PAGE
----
Pumpjacks work at an Imperial Oil facility in Cold Lake, Alberta on Friday June 8, 2012.
Credits: JACKIE L. LARSON/EDMONTON SUN QMI AGENCY
But while those showing their wares at the Global Petroleum Show wouldn't dispute Tuesday's forecast by RBC Economics calling for a 4% growth in Alberta GDP this year and 3.6% in 2013, some said too much of that is weighted towards the oilsands.
With the recent dip in crude prices, that slant towards the oilsands makes it harder for smaller, conventional oilpatch suppliers, said Geoff Ewanchew of Edmonton.
"The oilsands seem to overshadow conventional oil -- with the amount of money going there, they seem to absorb a lot of the capacity in the system and the smaller guys have trouble hiring," said Ewanchew, president of Western Oilfield Specialties Corp.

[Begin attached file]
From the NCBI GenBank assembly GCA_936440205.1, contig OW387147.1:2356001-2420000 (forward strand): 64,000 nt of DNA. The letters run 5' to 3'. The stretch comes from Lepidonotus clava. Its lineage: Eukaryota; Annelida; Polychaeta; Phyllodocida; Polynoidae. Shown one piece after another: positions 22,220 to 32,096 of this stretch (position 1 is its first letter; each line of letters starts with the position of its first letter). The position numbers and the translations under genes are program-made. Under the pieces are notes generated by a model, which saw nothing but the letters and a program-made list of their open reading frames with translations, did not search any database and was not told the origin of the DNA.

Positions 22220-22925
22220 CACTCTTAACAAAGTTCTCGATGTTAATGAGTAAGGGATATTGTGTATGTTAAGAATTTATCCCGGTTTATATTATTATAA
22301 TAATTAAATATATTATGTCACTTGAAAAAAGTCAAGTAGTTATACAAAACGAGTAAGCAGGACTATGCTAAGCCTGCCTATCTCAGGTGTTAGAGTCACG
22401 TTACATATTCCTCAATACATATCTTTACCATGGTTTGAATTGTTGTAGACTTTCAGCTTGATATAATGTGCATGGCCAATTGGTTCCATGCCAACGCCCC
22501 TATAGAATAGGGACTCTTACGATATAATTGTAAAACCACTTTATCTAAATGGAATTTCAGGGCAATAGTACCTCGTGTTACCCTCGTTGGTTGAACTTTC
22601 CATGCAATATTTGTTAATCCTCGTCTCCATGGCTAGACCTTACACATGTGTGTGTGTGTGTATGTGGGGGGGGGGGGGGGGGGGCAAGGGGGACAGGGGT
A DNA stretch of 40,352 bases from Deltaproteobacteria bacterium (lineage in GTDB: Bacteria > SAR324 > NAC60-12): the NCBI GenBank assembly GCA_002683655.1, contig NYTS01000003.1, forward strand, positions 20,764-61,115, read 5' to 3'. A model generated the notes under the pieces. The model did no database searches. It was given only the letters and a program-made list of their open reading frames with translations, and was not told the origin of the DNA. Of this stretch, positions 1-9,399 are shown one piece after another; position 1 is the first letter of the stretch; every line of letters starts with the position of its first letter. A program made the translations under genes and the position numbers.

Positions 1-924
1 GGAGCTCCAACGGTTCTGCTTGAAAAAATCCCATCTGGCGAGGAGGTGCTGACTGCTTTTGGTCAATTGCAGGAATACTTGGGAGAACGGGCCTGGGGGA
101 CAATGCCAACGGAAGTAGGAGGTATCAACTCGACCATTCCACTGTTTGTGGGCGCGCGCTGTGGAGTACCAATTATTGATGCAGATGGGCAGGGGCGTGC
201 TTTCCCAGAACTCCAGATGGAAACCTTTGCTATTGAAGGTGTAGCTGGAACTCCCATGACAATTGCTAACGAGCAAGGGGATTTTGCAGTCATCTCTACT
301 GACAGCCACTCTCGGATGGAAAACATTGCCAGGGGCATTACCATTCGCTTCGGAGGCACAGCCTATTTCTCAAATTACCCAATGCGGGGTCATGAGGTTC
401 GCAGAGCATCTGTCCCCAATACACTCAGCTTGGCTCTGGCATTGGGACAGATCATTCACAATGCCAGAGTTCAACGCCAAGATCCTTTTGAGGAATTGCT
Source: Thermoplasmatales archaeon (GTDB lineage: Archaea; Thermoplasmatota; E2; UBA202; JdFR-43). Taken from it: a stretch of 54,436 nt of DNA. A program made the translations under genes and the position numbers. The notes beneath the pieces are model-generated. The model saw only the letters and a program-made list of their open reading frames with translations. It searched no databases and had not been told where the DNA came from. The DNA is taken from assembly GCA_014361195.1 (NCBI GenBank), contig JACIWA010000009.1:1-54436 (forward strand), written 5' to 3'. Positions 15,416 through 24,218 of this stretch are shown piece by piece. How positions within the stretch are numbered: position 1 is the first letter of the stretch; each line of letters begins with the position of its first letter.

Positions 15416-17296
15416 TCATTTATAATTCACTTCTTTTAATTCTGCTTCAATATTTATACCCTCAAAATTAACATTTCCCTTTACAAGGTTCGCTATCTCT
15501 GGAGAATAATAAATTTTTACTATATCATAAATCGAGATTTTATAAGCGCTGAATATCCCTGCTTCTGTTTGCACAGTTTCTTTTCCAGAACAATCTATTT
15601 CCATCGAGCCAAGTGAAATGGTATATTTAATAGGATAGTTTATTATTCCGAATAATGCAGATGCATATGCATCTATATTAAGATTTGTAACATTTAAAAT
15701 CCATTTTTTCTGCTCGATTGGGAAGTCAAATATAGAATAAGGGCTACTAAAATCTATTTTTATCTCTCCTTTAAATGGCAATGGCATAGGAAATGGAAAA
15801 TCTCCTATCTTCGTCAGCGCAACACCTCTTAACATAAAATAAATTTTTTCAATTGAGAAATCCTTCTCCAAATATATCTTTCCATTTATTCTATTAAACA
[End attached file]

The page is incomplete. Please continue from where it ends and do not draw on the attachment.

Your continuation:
A host of economic indicators add up to a nation-leading performance for Alberta, said Craig Wright, a senior vice-president with RBC.
"Massive investment in the energy sector will continue to drive activity throughout the provincial economy," stated Wright.
He said that activity is also propelling an uptick in Alberta's housing market, which further turbo-charges to the economic performance.
Brian Berreth of Medicine Hat who markets oilfield compressors said some in the sector -- like those in the oilsands -- are riding the wave far more than others.
"We've got to get the industry going ... everything's going to the North," he said.
He's hoping spiking electricity prices will mean a turn to more natural gas use that'll spur that industry's prospects.
And he said economic forecasters might be downplaying Saskatchewan, which is booming.
"Everything down there is go, go, go -- you can't get a hotel room unless you reserve it a month in advance," he said.